Protecting Your Children- And Their Reputations – on The Internet

The advent of the Internet has been one of the most defining changes for not only modern Western culture, but the world. This tool not only allows instant answers to prevailing questions, but day-to-day important information that helps us function better and more efficiently. Don’t know how to change the oil in your car, there is a YouTube tutorial for that. Not sure how to make a tomato tart; there are a plethora of recipes just waiting for you to click. While the Internet has redefined how we live as adults for the better, it simultaneously has forced newer generations to see, understand, and interact with the outside world in a completely new way. While research, homework, and connecting with other people have never been easier or better, Internet safety risks for children and teens are ever present.

Children and teens are the most vulnerable to a plethora of possible issues. The most obvious is an obsession with social media, constantly connecting to Facebook or Instagram or another site to quantify the number of likes with one’s popularity. But there are worse evils lurking in the depths of cyberspace. These evils include cyberbullying through email or on social media; age inappropriate content displayed without warnings; predators that link to the young through social media or other sharing sites; or kids and teens themselves revealing much more information about themselves than they realize. Perhaps a child innocently shares information such as his or her address or when his or her parents are away from home or where he or she goes to school. But sometimes the information is more debaucherous- one poor choice of photograph can linger on the Internet or cell phones for the eternity of a child’s school years.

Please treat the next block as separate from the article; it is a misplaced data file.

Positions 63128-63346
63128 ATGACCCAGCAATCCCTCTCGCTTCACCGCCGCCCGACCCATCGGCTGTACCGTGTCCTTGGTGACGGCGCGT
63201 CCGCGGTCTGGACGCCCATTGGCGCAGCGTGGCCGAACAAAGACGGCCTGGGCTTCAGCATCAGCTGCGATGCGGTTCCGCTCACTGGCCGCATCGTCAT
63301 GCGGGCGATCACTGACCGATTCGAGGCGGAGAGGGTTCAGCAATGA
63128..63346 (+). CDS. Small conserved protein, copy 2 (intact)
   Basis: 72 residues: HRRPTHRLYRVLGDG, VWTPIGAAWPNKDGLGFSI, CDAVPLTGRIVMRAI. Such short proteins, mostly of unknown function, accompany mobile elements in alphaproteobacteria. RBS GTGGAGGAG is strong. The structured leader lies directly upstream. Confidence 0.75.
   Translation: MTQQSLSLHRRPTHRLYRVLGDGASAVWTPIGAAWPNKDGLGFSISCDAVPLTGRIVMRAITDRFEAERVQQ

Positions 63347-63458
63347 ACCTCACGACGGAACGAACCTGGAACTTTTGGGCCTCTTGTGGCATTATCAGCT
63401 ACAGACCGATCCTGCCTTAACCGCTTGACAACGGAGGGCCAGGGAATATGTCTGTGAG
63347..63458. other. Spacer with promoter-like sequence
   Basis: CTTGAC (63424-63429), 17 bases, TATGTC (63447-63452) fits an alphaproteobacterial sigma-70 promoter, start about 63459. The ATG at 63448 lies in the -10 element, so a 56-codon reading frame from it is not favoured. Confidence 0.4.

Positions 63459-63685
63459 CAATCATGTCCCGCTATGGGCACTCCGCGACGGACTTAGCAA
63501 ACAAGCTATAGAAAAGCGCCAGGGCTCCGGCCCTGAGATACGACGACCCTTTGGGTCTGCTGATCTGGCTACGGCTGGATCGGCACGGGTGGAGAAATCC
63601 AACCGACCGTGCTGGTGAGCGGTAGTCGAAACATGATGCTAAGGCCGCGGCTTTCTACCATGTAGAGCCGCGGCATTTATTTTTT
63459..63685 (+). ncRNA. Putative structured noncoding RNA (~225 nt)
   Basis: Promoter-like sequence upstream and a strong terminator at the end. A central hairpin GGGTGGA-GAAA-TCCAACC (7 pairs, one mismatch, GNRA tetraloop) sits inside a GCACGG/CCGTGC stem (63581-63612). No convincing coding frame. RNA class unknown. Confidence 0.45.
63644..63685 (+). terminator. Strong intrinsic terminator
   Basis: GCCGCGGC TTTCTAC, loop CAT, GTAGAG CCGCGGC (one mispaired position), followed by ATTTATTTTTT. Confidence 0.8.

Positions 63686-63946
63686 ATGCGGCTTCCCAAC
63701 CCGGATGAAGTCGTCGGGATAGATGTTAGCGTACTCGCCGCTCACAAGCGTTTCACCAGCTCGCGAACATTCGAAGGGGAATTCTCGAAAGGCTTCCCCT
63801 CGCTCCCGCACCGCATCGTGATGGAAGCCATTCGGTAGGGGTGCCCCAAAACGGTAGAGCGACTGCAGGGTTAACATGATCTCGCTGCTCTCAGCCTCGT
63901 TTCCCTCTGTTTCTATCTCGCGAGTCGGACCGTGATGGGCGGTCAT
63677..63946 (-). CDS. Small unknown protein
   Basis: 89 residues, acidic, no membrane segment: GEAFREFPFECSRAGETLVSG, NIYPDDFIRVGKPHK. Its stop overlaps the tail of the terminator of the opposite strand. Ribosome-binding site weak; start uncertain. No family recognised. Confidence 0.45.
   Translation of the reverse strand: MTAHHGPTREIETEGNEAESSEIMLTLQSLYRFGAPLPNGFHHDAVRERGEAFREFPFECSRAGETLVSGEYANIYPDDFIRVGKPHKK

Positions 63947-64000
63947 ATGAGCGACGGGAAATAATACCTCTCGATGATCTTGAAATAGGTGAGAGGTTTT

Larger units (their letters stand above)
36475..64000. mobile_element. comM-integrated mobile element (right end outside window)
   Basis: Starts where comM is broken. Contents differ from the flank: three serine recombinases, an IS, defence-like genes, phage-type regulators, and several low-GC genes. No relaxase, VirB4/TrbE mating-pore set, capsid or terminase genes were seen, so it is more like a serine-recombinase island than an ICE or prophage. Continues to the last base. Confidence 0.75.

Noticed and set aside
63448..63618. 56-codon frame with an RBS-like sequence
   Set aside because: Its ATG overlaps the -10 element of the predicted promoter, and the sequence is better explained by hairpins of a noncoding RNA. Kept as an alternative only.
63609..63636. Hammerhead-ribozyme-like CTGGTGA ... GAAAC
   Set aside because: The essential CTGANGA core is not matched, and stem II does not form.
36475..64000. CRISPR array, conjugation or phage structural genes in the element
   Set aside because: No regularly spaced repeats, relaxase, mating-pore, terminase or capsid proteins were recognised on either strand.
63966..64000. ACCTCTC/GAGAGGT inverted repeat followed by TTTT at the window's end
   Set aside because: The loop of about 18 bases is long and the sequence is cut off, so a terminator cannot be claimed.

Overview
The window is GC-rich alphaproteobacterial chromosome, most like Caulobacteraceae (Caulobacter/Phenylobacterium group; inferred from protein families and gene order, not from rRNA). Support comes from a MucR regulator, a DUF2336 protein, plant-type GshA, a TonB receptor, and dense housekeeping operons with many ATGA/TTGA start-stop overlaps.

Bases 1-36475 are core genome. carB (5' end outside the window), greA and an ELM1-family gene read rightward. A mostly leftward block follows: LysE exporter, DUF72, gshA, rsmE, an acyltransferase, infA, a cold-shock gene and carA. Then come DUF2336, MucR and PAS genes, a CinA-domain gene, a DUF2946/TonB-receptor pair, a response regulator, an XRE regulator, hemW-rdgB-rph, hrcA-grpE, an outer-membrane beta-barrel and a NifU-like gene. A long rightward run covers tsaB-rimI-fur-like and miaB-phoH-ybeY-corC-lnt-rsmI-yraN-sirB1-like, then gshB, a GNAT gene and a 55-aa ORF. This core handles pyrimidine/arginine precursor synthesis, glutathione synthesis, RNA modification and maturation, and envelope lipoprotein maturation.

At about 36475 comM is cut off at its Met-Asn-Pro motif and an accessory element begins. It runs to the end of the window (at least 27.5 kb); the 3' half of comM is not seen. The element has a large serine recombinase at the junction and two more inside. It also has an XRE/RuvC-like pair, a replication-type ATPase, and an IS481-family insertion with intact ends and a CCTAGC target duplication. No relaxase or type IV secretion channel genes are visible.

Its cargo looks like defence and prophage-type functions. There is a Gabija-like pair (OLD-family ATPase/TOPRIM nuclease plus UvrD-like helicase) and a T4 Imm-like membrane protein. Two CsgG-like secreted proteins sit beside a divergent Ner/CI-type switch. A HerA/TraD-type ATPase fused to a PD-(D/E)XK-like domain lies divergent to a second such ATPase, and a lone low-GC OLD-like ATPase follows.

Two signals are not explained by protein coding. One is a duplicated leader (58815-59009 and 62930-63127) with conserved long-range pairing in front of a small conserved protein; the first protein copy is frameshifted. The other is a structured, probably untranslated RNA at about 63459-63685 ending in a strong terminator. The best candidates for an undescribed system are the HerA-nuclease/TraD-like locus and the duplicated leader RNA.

Internet safety for kids needn’t be overwhelming. Parents should begin with an honest conversation about personal and online safety for kids and continue regular talks about making good choices even in bad situations. The more conversations and the more supportive presence offered by the parent, the more responsible behaviors the child will exhibit. But parents cannot be a constant eye on a child, especially a teenager. There are online programs designed specifically to help parents protect their children with Internet safety for kids. Such programs- some are free while others require a subscription- educate parents and children about how to behave online, as well as warning signs of a bad situation. Some programs even offer the ability to monitor the child’s online activity through data reports and sites visited. These same programs will coach parents through dealing with the issue.

Parents know how important online safety for kids is, and that they cannot always be there to watch over what decisions their kids make. Preventing bad online choices means preventing bad reputations, being rejected from colleges or jobs, and staying physically and mentally safe. Good parenting means knowing how to approach your child’s online activity. Social media site pictures are often never fully erased, thus can linger or define your child’s reputation forever.